Derivatives: Making a Good Trader a Better Trader

01/11/2016 8:00 am EST


Fred Oltarsh


Fred Oltarsh, at Options Strategy Network, outlines how trading calls and puts, straddles, strangles, and fences—while understanding implied volatility and the skew of those options—can be as important as analyzing which options market is worth trading due to liquidity issues.

Whether it’s stock, futures, or options trading, there are those who are excellent analysts and those who are terrific traders. Once in a while the skills overlap. However, if one doesn’t have both skills, take the one you have and do your best to learn the other. Traders have directional ideas all of the time, while analysts and educators can aid them in the implementation of those ideas.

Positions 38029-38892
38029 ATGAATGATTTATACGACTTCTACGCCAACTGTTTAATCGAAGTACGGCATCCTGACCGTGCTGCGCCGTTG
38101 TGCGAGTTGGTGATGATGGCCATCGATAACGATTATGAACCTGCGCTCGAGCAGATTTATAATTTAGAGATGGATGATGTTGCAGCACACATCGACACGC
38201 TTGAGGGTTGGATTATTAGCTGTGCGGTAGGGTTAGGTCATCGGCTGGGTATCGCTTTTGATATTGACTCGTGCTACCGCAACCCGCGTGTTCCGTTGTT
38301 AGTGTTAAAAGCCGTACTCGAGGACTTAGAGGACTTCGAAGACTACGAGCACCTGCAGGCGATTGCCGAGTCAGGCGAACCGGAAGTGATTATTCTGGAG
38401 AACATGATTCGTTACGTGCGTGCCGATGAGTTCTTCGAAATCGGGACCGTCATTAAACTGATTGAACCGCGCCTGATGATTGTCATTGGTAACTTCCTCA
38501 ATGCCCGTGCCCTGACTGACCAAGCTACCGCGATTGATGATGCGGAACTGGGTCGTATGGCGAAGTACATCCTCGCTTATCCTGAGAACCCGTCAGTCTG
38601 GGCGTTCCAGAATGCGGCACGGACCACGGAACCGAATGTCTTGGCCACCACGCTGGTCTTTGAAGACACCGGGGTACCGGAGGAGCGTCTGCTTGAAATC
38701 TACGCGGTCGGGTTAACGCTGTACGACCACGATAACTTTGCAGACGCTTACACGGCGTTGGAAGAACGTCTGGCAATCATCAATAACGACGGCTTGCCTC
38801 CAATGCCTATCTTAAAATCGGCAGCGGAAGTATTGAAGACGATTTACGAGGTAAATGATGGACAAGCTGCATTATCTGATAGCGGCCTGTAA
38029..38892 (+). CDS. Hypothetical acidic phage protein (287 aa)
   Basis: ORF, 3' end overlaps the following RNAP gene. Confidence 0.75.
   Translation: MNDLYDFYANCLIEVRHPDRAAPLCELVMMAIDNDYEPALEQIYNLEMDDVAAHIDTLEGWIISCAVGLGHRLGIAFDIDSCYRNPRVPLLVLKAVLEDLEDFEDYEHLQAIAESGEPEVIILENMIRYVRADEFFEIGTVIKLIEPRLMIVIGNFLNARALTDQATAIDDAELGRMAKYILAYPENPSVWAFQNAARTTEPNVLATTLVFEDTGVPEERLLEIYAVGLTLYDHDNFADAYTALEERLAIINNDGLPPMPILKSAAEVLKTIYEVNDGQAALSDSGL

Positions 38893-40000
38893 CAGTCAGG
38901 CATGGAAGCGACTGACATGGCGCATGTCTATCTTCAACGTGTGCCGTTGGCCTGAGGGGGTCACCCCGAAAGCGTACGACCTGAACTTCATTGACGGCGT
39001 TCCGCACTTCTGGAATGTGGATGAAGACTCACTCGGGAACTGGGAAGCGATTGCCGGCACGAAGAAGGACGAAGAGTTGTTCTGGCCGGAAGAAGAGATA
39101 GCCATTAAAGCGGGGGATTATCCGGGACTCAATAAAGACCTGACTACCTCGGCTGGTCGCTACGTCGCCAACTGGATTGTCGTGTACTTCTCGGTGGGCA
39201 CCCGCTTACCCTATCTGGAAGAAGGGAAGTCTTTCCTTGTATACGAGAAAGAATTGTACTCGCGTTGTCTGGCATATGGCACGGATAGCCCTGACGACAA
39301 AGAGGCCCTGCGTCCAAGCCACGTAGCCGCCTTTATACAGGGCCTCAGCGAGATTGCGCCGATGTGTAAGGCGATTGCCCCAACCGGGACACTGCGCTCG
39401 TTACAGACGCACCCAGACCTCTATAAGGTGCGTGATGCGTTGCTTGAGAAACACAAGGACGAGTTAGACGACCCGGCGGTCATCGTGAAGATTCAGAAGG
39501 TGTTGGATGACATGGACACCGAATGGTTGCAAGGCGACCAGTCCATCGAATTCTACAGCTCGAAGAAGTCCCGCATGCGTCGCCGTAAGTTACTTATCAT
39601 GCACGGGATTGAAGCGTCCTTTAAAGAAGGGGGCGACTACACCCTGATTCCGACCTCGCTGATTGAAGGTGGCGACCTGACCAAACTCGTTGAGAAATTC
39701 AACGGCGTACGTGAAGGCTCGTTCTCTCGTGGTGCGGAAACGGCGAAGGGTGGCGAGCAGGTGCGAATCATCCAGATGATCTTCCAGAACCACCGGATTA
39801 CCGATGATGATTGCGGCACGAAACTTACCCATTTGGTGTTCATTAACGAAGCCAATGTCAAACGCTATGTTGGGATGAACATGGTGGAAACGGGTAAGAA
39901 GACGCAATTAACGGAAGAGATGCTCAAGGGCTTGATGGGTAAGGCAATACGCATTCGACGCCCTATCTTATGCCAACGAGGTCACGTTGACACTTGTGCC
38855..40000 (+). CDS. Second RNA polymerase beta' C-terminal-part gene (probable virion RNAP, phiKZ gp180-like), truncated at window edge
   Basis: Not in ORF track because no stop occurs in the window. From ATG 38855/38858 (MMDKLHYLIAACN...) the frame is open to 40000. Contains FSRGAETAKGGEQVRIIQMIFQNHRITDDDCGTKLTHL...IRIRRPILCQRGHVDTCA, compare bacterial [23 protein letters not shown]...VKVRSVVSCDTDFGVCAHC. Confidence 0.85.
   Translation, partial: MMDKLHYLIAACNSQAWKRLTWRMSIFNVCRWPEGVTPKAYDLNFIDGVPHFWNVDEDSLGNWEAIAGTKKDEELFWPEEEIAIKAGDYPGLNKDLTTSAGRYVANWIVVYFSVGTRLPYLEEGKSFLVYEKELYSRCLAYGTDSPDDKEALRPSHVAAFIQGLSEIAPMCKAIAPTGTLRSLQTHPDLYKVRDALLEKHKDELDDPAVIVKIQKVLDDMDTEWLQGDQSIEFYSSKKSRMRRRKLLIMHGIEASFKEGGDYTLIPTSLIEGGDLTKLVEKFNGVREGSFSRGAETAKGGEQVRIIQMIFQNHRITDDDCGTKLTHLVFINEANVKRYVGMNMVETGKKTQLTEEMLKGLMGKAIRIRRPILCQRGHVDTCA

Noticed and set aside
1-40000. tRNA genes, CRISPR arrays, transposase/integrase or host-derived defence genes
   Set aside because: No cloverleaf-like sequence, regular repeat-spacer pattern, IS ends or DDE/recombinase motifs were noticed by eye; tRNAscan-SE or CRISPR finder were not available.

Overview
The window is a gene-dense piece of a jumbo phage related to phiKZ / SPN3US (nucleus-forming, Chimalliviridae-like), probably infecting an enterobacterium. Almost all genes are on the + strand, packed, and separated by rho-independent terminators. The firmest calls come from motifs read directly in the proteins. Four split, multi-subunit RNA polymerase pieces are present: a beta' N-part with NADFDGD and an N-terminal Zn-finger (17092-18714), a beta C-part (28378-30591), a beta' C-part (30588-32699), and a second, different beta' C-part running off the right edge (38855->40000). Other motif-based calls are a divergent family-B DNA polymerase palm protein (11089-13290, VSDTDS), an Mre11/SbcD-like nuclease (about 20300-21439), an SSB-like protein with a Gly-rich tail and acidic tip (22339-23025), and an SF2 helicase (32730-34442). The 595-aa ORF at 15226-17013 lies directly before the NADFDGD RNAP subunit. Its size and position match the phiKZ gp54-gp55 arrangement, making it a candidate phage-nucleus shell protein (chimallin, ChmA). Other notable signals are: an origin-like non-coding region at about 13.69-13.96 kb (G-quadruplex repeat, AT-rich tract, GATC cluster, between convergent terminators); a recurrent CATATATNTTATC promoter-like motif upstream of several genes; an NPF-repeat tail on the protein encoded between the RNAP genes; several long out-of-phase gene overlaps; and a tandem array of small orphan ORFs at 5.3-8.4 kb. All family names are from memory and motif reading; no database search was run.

Options trading provides stock traders with a strong directional bias to enhance their positions in a manner that would be impossible without derivative markets. Using that leverage in an effective manner, with reasonable risk/rewards, is what can elevate a good trader to a more effective trader who uses derivatives productively. The complexity of these derivative products, however, can have unforeseen effects.

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By Fred Oltarsh, Proprietary Trader and Editor, Options Strategy Network

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